The Internet is in danger of becoming a threat to the future prosperity of the UK and its allies, the head of UK security agency GCHQ Iain Lobban has said in a rare speech.
GCHQ detects 20,000 malicious emails discovered inside government systems each month, 1,000 of which have been deliberately targeted to its departments, he said.
Intellectual property, both commercial and military is being stolen on a “massive scale”, citizens are now being attacked successfully for economic gain, and critical infrastructure is under threat. Worse still, in Lobban’s assessment, current security technology and policies is not up to the job of stemming this tide and perhaps never will be in their current form.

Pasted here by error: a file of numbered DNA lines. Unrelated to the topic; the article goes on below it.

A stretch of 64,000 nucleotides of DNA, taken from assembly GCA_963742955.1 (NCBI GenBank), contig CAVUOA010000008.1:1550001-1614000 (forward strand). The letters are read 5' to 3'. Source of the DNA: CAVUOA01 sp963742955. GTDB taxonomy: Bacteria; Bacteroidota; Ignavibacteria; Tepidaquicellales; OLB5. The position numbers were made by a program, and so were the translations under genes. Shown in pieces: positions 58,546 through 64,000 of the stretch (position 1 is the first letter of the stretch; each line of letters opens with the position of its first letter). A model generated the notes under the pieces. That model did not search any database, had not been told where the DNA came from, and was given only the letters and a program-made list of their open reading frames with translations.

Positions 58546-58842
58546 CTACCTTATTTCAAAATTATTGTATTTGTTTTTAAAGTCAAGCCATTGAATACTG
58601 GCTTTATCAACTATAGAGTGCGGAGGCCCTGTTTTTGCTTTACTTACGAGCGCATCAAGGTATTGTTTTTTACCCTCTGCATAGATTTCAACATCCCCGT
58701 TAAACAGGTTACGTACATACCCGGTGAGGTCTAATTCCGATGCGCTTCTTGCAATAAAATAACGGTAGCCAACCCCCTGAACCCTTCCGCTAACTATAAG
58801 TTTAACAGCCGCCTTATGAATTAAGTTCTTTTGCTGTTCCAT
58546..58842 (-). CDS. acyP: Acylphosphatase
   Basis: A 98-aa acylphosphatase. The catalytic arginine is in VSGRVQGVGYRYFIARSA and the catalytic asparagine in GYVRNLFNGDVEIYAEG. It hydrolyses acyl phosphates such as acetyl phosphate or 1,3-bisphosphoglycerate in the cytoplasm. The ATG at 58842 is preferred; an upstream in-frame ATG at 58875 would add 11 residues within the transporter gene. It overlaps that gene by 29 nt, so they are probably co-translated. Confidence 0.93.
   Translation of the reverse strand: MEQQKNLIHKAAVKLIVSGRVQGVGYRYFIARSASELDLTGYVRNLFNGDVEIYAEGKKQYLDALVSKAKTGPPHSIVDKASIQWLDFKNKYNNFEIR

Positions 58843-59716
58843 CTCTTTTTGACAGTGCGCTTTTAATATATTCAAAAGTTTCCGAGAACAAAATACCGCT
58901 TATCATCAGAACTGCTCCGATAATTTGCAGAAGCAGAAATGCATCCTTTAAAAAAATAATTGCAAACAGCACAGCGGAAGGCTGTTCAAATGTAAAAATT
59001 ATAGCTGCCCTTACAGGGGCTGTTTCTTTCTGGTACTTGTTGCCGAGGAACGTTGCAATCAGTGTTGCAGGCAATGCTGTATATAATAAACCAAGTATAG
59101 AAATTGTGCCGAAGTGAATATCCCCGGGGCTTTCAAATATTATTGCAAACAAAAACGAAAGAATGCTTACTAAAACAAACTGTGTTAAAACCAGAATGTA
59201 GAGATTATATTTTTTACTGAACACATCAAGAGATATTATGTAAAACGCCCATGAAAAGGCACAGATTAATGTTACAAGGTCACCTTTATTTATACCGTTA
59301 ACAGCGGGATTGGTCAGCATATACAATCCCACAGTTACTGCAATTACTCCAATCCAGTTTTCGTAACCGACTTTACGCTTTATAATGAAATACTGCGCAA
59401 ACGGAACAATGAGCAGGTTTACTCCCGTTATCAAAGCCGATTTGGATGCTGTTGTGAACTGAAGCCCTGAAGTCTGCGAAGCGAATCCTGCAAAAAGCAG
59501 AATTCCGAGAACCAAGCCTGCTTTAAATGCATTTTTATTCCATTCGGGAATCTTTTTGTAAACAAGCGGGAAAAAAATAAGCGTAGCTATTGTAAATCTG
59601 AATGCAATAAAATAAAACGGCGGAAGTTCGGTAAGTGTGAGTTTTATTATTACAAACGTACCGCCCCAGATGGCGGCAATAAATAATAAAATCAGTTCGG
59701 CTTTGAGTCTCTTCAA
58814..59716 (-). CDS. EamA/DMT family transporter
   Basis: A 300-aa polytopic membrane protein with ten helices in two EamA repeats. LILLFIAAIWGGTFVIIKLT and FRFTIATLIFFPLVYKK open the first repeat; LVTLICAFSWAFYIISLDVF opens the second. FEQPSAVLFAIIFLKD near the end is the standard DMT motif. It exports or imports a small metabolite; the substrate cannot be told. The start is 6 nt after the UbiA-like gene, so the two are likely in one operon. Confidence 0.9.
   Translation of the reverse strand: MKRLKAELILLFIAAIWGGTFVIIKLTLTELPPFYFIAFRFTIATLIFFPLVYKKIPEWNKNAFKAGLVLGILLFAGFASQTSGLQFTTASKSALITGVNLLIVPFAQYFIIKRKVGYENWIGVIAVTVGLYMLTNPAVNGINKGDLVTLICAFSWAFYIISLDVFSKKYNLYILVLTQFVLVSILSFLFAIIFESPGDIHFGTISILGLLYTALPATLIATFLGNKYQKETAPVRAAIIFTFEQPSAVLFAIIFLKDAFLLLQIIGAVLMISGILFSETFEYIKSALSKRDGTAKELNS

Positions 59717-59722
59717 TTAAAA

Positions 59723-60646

“Cyberspace is contested every day, every hour, every minute, very second,” said Lobban.
The net effect is that some e-government projects built around putting a host of citizen transactions online might have to be rethought and security infrastructure redesigned.
“‘Patch and pray’ will not be enough. At the national level, getting the rest of Cyber - the more difficult 20 percent - right will involve new technology, new partnerships, and investment in the right people,” he said.
The speech comes only days before Foreign Secretary William Hague will set out the government plans to secure cyberspace. The EU is also planning to hold a 27-nation cybersecurity exercise in the first week of November, the first of what will likely become regular events for modelling attack-defence models.
The idea that UK departments face only 1,000 targeted emails per month is on the low side of some estimates, but only includes known attacks.